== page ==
What Were These Guys Thinking?

As 2010 draws to a close, we are bombarded with reviews of the year past. High and low moments in politics, popular culture, business…the lists go on and on. So, it seems appropriate for me to add to the noise.

My chosen topic is a review of those news stories that caused me to wonder “What was he thinking?”:

  • A local hospital CEO is arrested in a prostitution sting.
  • Hewlett-Packard’s CEO is fired for falsifying expense reports for dinners with a woman who charged him with sexual harassment.
  • The CEO of a high-tech Atlanta company is accused of paying a 12-year-old girl for sex.
  • Tiger Woods…Brett Favre…Charlie Sheen…’nuff said.

I could go on and on: guys who accidentally shoot friends and family while hunting, prominent public figures who get behind the wheel while impaired, religious leaders who lead secret lives that are incongruous with their public personas.

The question lingers: What were they thinking? What is the thought process that makes their behavior okay in their view? Some say it’s because they don’t think the rules apply to them. Others say it’s a fundamental flaw in their characters.

We all make bad choices, often on a daily basis. But these are so monumental, so shockingly bad that you just shake your head at the pure hubris, stupidity or lack on self-control that precedes these actions.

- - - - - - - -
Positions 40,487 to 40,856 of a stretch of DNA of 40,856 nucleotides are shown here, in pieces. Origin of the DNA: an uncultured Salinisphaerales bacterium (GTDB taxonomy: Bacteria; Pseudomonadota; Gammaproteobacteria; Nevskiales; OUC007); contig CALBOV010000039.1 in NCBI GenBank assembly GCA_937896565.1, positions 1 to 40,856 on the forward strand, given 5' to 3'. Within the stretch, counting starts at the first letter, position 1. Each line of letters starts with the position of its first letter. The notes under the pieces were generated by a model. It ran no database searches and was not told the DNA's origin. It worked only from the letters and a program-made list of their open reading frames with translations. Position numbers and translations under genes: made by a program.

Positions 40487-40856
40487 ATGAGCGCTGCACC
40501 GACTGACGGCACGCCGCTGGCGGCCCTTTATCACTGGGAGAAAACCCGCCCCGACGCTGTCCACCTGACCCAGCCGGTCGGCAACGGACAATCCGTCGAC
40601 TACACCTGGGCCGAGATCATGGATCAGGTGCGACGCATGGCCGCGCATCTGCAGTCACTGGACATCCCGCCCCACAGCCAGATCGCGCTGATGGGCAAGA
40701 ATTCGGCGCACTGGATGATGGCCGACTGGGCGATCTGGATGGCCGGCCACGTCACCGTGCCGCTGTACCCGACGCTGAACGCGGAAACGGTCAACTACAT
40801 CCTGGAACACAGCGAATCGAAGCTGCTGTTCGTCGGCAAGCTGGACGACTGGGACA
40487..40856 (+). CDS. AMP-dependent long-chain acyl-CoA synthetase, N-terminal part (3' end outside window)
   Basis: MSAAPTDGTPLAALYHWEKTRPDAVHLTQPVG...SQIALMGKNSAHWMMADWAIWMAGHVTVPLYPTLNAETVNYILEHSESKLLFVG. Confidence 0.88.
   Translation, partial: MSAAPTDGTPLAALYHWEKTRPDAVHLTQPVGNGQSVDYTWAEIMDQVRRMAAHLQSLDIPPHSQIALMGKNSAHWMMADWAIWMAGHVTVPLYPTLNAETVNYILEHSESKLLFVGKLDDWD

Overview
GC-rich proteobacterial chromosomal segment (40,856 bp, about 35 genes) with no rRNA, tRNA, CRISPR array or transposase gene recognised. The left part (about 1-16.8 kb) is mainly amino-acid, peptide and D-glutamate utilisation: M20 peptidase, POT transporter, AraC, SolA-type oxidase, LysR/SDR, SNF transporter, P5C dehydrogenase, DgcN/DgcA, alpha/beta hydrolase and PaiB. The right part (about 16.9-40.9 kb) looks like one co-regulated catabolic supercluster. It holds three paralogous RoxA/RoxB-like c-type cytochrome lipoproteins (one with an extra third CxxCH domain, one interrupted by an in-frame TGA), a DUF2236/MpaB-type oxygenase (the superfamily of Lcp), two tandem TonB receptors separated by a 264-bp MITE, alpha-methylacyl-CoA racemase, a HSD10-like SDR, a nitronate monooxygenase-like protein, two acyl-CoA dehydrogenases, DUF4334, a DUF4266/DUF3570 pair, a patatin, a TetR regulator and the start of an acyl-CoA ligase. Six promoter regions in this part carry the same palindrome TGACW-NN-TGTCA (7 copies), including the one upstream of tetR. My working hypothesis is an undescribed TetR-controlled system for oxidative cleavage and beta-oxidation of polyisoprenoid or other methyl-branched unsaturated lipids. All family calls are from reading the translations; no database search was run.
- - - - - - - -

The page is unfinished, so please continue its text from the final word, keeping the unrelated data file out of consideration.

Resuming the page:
Experts say that—provided we have non-diseased brains—we cannot do anything that doesn’t make sense to us in some way. It’s called Rationalizing, and we do it all the time. We explain, justify or otherwise make okay our behavior.

These guys have taken rationalization to a new level. The ability to—in one particular moment—justify taking an action that most people would regard as crazy, reckless or at least foolish is astonishing.

I suspect that they don’t make the leap from acceptable behavior to unacceptable behavior in one go. It’s like arithmetic: you start by simply rounding up, and before long, you’re writing off. It becomes easier and easier to rationalize your behavior.

The amazing thing is that when we do hear the reasons behind their actions, they often sound incredibly lame. You never quite get the sense that they understand what the big deal is. Especially those who first deny everything, then try to explain why what they did was not so bad.

Recently, a state politician was detained for having a loaded gun while parked in a Planned Parenthood parking lot. His explanation? It was all a misunderstanding. He didn’t know it was a Planned Parenthood parking lot, he had a permit to carry the gun, and he was actually just stalking a woman he met online that he suspected was seeing another man. Oh, and he’s separated from his wife.

So, in this guy’s mind, spying on a woman with a loaded gun is okay. But he wants us to know that he isn’t the kind of crazy guy who would take a gun to Planned Parenthood.

Yeah, that’s okay then.

Finally, all else fails, these guys often make a tearful public apology. But have they really learned anything? Are they now applying their formidable rationalization skills to create the fiction that they, indeed, are the victim? And should we be surprised if it happens again in 2011?

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